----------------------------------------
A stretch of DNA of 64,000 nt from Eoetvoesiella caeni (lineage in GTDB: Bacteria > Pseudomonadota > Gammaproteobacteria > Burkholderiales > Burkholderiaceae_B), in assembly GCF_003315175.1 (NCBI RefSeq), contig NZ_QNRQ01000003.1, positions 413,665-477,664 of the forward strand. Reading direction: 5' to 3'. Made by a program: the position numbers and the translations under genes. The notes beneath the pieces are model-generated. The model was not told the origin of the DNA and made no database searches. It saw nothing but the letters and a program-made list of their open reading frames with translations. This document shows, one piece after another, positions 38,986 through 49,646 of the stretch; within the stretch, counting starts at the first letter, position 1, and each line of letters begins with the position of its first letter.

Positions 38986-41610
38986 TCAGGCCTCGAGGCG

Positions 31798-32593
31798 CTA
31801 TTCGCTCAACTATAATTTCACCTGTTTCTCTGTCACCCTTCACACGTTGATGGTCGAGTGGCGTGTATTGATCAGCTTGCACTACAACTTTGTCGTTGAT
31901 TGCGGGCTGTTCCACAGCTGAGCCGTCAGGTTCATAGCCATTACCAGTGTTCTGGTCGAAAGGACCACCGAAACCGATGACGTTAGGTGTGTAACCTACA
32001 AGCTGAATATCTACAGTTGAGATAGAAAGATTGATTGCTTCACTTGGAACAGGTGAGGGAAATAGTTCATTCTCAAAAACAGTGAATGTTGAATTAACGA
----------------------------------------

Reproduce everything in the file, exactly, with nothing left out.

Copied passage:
A stretch of DNA of 64,000 nt from Eoetvoesiella caeni (lineage in GTDB: Bacteria > Pseudomonadota > Gammaproteobacteria > Burkholderiales > Burkholderiaceae_B), in assembly GCF_003315175.1 (NCBI RefSeq), contig NZ_QNRQ01000003.1, positions 413,665-477,664 of the forward strand. Reading direction: 5' to 3'. Made by a program: the position numbers and the translations under genes. The notes beneath the pieces are model-generated. The model was not told the origin of the DNA and made no database searches. It saw nothing but the letters and a program-made list of their open reading frames with translations. This document shows, one piece after another, positions 38,986 through 49,646 of the stretch; within the stretch, counting starts at the first letter, position 1, and each line of letters begins with the position of its first letter.

Positions 38986-41610
38986 TCAGGCCTCGAGGCG

Positions 31798-32593
31798 CTA
31801 TTCGCTCAACTATAATTTCACCTGTTTCTCTGTCACCCTTCACACGTTGATGGTCGAGTGGCGTGTATTGATCAGCTTGCACTACAACTTTGTCGTTGAT
31901 TGCGGGCTGTTCCACAGCTGAGCCGTCAGGTTCATAGCCATTACCAGTGTTCTGGTCGAAAGGACCACCGAAACCGATGACGTTAGGTGTGTAACCTACA
32001 AGCTGAATATCTACAGTTGAGATAGAAAGATTGATTGCTTCACTTGGAACAGGTGAGGGAAATAGTTCATTCTCAAAAACAGTGAATGTTGAATTAACGA